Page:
That's why the welfare policies of 60 years ago had to be modified by 1984.

Higher taxes for more wealth redistribution will only move us towards un-sustainability again, but since private charity is not geared towards wealth ownership creation by the poor, a higher taxation rate exclusively for raising personal and national wealth ownership creative savings rates is the most fool proof way of eliminating poverty altogether.

Can we unite as team of 5 million on this effort ?

In the case of doubt, at least a clarifying discussion on the pros and cons of it would raise our knowledge on that subject matter.

John Hurley said...

And what you said applies to the news media

CXH said...

The poor are perpetually caught between the left and the right. The left need them so they can pretend to care about them. The right need them to blame for not being responsible in their lives.

Neither side have any interest in actually solving the problem. Especially, as you say, they don't even vote.

greywarbler said...

The point all should remember is that the Labour government gave up on trying to steer the country forward and helping young people to get a job and a house - a living. They have made those goals hard to achieve, the jobs have been wiped by the free market, the housing pushed out of sight; With nothing definite and attainable, young people have to pick up crumbs.

Trev1 said...

Identity politics leaves little time for addressing the plight of the poor. Of far greater importance are the burning issues of the day, "hate speech", "conversion therapy" and a bridge for lycra clad middle aged men to ride bicycles across Auckland harbour. The poor will always be with us after all.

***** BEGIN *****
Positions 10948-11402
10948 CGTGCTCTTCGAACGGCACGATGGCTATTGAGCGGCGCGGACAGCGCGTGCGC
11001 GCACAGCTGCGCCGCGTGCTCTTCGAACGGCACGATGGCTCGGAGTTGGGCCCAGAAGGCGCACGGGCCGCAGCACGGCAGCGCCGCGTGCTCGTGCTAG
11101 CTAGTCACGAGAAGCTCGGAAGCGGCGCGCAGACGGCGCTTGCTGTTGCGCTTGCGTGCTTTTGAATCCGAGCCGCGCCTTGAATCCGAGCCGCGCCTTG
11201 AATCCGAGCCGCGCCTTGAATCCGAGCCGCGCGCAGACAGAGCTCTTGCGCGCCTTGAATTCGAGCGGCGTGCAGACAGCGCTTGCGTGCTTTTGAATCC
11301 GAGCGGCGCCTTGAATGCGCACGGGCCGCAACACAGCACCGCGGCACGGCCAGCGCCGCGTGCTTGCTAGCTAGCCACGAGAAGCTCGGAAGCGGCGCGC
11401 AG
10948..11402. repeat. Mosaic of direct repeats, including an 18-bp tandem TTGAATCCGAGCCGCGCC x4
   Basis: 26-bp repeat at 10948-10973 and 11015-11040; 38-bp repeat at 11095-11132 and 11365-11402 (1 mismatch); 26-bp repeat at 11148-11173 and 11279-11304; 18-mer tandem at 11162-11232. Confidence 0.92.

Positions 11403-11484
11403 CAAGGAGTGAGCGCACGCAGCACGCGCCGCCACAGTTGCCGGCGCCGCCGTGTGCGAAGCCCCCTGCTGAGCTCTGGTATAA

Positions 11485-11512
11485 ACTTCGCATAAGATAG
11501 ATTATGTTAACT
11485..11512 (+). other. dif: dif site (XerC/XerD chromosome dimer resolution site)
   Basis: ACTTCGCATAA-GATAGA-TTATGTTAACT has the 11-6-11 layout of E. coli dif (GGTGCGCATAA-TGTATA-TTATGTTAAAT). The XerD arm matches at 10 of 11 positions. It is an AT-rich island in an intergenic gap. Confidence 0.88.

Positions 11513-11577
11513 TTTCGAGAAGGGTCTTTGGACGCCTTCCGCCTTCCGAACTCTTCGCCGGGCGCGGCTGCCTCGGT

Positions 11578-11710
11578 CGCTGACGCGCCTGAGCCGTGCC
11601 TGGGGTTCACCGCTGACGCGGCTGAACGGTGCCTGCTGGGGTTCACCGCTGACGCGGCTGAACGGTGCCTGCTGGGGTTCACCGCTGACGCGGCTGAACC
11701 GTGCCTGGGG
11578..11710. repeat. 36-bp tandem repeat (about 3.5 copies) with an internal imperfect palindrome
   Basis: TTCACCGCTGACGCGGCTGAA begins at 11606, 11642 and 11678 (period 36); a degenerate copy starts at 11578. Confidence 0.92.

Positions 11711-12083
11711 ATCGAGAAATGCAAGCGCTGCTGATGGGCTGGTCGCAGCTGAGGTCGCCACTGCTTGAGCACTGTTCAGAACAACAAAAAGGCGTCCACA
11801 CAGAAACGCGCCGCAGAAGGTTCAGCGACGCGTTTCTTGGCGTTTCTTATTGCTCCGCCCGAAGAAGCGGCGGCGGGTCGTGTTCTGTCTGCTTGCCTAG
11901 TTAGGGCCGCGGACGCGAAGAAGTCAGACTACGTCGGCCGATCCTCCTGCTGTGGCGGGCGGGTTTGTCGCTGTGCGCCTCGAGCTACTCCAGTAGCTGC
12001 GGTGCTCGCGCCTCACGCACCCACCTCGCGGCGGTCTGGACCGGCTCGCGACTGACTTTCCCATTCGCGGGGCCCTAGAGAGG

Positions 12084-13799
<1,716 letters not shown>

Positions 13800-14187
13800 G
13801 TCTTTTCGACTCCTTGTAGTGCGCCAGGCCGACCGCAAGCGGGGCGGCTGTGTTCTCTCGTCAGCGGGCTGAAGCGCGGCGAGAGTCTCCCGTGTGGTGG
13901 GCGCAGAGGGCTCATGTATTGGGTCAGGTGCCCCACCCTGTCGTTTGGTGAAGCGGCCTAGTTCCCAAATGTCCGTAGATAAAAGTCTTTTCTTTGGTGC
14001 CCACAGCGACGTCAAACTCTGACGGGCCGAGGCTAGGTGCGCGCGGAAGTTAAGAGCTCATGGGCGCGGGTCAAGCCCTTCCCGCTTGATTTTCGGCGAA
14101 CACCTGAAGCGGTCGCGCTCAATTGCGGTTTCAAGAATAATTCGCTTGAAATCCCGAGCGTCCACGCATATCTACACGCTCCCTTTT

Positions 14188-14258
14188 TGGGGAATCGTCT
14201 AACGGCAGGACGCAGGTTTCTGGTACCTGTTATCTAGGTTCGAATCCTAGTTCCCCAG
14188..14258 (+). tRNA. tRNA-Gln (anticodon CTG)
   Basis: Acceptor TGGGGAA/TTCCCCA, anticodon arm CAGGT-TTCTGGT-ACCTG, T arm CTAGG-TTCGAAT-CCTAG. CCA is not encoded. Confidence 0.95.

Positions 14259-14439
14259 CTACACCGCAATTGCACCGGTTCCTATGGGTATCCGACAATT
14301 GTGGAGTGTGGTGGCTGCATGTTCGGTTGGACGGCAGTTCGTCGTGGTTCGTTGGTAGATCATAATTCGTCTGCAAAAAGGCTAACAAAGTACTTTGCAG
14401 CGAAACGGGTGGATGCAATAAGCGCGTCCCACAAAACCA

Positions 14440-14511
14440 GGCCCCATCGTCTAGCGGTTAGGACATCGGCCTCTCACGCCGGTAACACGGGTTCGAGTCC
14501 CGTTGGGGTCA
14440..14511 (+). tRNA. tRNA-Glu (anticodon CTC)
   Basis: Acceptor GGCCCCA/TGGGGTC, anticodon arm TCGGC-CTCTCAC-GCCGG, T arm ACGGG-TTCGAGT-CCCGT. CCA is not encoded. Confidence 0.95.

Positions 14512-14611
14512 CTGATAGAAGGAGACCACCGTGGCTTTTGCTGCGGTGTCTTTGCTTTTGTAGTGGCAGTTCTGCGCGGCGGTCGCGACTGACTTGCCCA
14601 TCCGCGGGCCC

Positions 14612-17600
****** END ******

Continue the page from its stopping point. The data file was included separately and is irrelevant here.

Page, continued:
Lindsay Mitchell said...

The crux of the problem is explained through this researched conclusion:

“…every 1 percentage point increase in the level of poverty reduction achieved by the welfare state is associated with an increase in the number of jobless families by 0.63 percentage points. Among the English-speaking countries, the correlation is even stronger (about 0.92), so that Australia and the United Kingdom reduce child poverty very significantly and have very high levels of joblessness among families; while Canada and the United States reduce poverty much less, but have much lower levels of joblessness.”

Whiteford, P. and W.Adema (2007), “What Works Best in Reducing Child Poverty: A Benefit or Work Strategy?”, OECD Social, Employment and Migration Working Papers, No.51, OECD Publishing.

We are seeing this in practice here right now. As benefits have risen, so have the number of children dependent. I don't think Susan St John or Jacinda Ardern actually worry about children living in workless homes despite irrefutable evidence showing long term dependency is strongly associated with poor outcomes for children.

So maybe Chris the resistance to more state redisribution to solve poverty is not higher taxes but the damage it does. Let the market do the redistribution through employment.

Jens Meder said...

Yes CXH - beside some degree of poverty alleviating ("hiding it under the carpet") charity, neither the political Right nor Left seem to have a fool proof recipe for substantial poverty reduction in a sustainable way, as can only be achieved through saving.